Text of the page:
Mario Puzo needed money. His first two novels, The Dark Arena (1955) and The Fortunate Pilgrim (1965), received good reviews but were not best sellers. He had an idea for his next novel, but his publisher wasn’t seeing dollar signs attached to it.
“I was 45 years old and tired of being an artist,” Puzo wrote in The Godfather Papers and Other Obsessions. “I owed $20,000 to relatives, finance companies, banks and assorted bookmakers and shylocks. It was really time to grow up and sell out as Lenny Bruce once advised.”
Puzo didn’t want to write about the Mafia, as his editors had suggested, but he knew it was a subject that would sell. A $5,000 advance from G.P. Putnam got him motivated. Still, it took him three years to complete the manuscript.
He based his story entirely on research. As he put it, “I never met a real honest-to-god gangster. I knew the gambling world pretty good, but that’s all.”
Puzo submitted the manuscript to Putnam in 1968, and, with the last installment of his advance, took his family to Europe. The vacation cost him a lot more money than he had. But when he returned, he learned that his publisher had sold the paperback rights to The Godfather for $410,000. His money problems were over.
The novel, released 50 years ago this spring, went on to become a No. 1 best seller in the United States, as well as in Europe. It was on the New York Times best-seller list for 67 weeks. Since then, it has sold more than 20 million copies and is still in print today.
In addition to selling well, The Godfather received generally positive reviews. The legendary sportswriter Dick Schaap, in a review for the New York Times, recognized the novel’s faults but praised its cumulative appeal. “Allow for a touch of corniness here. Allow for a bit of overdramatization there. Allow for an almost total absence of humor. Still, Puzo has written a solid story that you can read without discomfort at one long sitting. Pick a night with nothing good on television, and you’ll come out far ahead.”
Although journalists and historians had been documenting the inner workings of the Mafia for years, it was Puzo who introduced the general public to the traditions, hierarchies and activities of Italian-American crime families. His story, centered on the Corleone family, is a narrative of a growing Mob war in New York and of who will take over the family when Don Vito Corleone dies.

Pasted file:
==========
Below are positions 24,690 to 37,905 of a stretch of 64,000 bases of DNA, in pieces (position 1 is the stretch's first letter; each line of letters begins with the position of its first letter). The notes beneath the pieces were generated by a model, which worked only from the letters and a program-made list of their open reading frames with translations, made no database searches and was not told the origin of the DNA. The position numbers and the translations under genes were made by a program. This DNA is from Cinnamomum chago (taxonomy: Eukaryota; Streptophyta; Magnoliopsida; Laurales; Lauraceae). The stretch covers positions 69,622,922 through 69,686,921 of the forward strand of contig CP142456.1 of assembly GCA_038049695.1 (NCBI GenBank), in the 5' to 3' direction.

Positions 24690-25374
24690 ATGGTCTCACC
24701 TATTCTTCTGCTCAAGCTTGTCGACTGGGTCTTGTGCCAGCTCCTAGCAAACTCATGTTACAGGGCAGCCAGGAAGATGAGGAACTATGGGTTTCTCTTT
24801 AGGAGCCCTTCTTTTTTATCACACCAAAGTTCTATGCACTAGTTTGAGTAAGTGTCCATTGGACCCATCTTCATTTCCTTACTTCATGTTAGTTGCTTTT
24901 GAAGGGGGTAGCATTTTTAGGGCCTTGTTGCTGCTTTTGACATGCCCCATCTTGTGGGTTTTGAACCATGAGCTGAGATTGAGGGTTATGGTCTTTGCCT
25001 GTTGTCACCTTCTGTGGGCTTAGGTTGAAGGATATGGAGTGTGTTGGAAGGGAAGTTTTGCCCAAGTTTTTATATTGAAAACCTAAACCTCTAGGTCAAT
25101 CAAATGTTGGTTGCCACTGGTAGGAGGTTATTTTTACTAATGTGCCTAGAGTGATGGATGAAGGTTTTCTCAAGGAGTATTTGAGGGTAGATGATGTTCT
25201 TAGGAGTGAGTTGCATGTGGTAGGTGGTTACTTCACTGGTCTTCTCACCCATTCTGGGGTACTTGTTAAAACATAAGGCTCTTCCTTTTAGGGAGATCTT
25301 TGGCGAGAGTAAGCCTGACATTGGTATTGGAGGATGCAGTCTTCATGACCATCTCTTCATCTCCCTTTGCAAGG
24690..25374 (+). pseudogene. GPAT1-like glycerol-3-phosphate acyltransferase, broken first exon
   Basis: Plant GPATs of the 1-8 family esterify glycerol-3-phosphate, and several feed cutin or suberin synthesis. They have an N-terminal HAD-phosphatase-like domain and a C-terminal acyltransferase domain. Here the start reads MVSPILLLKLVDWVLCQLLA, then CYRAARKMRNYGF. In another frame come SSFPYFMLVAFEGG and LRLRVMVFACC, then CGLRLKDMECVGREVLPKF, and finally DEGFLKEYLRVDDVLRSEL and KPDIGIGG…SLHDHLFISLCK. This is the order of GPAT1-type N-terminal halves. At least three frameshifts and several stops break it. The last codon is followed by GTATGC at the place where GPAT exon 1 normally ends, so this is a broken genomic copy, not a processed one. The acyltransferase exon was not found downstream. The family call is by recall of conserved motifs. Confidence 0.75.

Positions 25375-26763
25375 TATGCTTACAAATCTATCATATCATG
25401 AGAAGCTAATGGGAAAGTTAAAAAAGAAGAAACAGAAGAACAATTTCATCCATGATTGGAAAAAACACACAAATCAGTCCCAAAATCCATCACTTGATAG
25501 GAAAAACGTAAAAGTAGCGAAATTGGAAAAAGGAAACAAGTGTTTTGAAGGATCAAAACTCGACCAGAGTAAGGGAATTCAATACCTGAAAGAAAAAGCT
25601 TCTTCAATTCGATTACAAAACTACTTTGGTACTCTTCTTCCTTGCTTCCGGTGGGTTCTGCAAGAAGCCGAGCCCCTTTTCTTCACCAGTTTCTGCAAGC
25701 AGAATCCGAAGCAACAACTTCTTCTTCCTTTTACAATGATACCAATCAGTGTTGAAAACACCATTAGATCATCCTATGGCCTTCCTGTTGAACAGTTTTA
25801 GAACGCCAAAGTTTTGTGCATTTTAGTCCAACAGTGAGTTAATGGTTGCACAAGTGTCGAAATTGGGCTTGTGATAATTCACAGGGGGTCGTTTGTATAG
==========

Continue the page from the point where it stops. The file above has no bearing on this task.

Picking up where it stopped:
It was a natural story for the big screen, and Hollywood took notice.
The Godfather movie paid even bigger dividends for Puzo, who signed on to write the screenplay. He worked on the early drafts in New York and Los Angeles in 1970, then collaborated with director Francis Ford Coppola on revisions in 1971.
As work progressed on the film, the Italian-American Civil Rights League began to express concerns about whether the movie would stereotype Italian-Americans. Producer Al Ruddy promised to take out all references to the Mafia in the script, and the League pledged to cooperate. Puzo said this was a brilliant move on Ruddy’s part, “because the word ‘Mafia’ was never in the script in the first place.” In fact, according to Ruddy, there was a single Mafia reference that had to be excised.
The movie earned more money than any other film in 1972, and it won Best Picture at the 1973 Academy Awards. The sequel, The Godfather: Part II, released in 1974, received comparable accolades. The performances by Marlon Brando, Al Pacino, Robert De Niro, Robert Duvall, James Caan and Diane Keaton helped cement their places in the Hollywood pantheon.